Perry, and 1980's Grace And Danger, a beautiful, harrowing work about the
breakdown of his marriage to singer Beverley Kutner.

The latter's fate was typical of Martyn's luck. Island boss Chris Blackwell
found it so disturbing he shelved it for a year. When it did come out it was
widely praised but didn't sell.

Meanwhile Collins, who drummed on Grace, used it as a blueprint for his own
divorce album - Face Value - which sold millions.

Martyn's lack of success may have been partly down to his taste for drink
and drugs and his distaste for the music industry.

It all sparked some legendarily bad behaviour with his long-time
collaborator, double bass player Danny Thompson. Martyn recalls: "We'd check
into a hotel drunk and Danny or I would slam a load of money on the counter
and say, 'That's for the damage'.

"The receptionist would always look bemused and say, 'There isn't any', then
we'd say, 'There f****** will be!' There always was too."

When we meet in Brighton, Ireland-based Martyn is about to go on tour
playing Grace And Danger in its entirety.

Doesn't he find it strange to be playing something so personal 30 years on?

"I don't feel nearly as grumpy about life as I did then," Martyn says. "I
was distraught at the time of writing . . . but now? It doesn't have me
reaching for the razor blades."

There was a point just after Grace when Martyn almost looked like success
was within his grasp.

His music became more commercial and two albums even sneaked into the Top
30 - but many fans thought he'd lost his way.

Martyn denies any plan to be a star, saying: "Nothing could be further from
the truth. You're missing the point of music if you think like that as an
artist. I never had career ambitions at all. It was the managers who felt
like that.

"I ended up doing all kinds of things I didn't want to do for all kinds of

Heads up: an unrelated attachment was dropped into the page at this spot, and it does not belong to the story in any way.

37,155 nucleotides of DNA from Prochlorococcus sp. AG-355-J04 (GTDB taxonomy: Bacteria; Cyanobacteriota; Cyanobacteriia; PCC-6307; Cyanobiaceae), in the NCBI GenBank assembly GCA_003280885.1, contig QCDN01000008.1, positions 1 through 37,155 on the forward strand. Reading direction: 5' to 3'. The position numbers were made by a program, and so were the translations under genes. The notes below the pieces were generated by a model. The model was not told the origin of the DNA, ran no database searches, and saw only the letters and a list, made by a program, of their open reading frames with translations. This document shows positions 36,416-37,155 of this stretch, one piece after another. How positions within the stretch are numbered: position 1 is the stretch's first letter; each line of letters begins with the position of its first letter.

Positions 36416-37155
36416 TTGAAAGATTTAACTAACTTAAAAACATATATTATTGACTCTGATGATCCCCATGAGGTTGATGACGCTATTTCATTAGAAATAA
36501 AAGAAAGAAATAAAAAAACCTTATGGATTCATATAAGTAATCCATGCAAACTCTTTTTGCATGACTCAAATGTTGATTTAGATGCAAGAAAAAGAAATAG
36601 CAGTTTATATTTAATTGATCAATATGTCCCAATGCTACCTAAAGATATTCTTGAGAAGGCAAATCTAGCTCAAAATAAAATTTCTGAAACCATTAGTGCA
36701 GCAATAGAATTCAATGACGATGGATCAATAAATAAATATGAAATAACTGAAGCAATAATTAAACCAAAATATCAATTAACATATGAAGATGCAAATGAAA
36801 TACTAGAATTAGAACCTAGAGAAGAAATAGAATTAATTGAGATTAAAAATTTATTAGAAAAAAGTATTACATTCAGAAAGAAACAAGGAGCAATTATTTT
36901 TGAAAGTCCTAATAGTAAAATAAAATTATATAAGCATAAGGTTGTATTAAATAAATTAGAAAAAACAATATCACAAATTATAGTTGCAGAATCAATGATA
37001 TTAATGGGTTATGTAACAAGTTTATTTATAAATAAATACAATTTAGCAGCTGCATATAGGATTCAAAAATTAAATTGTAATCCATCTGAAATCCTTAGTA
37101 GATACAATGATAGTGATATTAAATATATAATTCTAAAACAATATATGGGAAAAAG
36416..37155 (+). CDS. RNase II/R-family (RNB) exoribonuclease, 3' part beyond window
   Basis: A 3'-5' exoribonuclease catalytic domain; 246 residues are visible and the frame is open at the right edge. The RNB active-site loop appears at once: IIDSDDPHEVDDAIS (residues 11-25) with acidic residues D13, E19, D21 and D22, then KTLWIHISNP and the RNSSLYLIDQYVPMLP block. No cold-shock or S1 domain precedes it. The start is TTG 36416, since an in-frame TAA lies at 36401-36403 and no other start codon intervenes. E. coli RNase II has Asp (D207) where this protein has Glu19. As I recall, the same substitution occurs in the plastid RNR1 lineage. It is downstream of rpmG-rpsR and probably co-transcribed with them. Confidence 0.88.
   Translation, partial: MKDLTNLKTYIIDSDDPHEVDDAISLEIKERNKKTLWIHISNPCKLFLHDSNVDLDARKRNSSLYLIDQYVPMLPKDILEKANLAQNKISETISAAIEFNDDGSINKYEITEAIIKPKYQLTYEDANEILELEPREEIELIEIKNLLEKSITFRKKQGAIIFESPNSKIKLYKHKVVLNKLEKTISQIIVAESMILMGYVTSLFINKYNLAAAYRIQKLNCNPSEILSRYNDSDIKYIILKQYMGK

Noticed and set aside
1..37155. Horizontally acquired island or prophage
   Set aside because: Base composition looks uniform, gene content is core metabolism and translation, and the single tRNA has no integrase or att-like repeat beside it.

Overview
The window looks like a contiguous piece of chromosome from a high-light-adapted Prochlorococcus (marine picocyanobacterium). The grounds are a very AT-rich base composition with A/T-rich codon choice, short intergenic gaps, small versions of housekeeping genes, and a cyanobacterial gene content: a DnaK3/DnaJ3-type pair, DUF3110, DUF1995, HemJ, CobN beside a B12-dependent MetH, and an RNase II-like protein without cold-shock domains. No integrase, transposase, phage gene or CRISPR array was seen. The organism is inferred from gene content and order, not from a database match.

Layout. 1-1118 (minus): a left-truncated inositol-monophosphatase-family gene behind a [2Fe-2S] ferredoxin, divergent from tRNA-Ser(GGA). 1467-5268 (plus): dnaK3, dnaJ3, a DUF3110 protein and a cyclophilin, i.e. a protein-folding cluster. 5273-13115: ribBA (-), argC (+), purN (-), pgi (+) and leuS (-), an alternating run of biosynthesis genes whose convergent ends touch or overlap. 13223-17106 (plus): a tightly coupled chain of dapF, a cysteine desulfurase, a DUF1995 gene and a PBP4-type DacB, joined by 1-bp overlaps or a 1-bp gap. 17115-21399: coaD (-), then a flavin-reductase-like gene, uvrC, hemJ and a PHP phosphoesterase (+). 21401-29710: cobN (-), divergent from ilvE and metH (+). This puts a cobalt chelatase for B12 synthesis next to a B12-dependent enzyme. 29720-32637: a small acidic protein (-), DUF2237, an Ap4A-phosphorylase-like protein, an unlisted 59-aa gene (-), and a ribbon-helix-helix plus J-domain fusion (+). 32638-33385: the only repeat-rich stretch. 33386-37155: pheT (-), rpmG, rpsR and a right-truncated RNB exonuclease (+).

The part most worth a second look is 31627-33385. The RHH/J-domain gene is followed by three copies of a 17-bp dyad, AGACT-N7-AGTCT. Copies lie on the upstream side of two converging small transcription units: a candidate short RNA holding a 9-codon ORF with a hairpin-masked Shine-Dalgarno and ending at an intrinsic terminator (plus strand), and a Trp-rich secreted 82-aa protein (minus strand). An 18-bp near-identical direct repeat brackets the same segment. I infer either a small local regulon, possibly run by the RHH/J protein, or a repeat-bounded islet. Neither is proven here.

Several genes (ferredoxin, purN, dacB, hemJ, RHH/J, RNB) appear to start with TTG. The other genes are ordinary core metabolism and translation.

people I didn't want to do them for."

Warming to his theme, he adds: "Managers are mostly bumbling philistines who
put money before all else and don't understand the power of music or what it
is to be a musician.

"I spent the Eighties working my way out of contracts where no one
understood where I was coming from. They saw this gravy train, climbed on
and thought if they paid me £100 a week that was fine but it wasn't because
I was earning two grand a week.

"I don't like getting f***** over. I don't want to be hoist by your petard.
If I'm going to get f***** over I'll be hoist by my own, thank you very

Yet Martyn doesn't seem bitter despite the fact the Eighties and Nineties
were tough. Not only was he still not selling albums but he was also no
longer making good ones.

Throughout the interview, Martyn downs several drinks to combat flu but his
mind and memory are razor sharp. He's amusing, self-mocking company too as
his accent slides from Surrey, where he was born, to Glasgow, where he was

If nothing else he admits he's lucky to be still going - unlike his friend
Nick Drake about whom he wrote Solid Air. Drake died of a drug overdose in
1974, depressed and frustrated at his own lack of success.

Martyn says: "I don't think anyone realised how troubled he was, how severe
his mental illness was. Poor Nicky, none of us knew what to do about it. It'
s odd how huge he's become since. And he's a gay icon now - he'd be appalled
by that!"

These days, despite being dogged by ill health, Martyn is still making

He's almost finished a new album, called Willing To Work and is due to
record with his hero, the US jazz saxophonist Pharaoh Sanders.

"Losing a leg has slowed me up a bit," he notes drily, "and it's turned me
into a fat git now but I'll keep going. I'm a hard person to kill."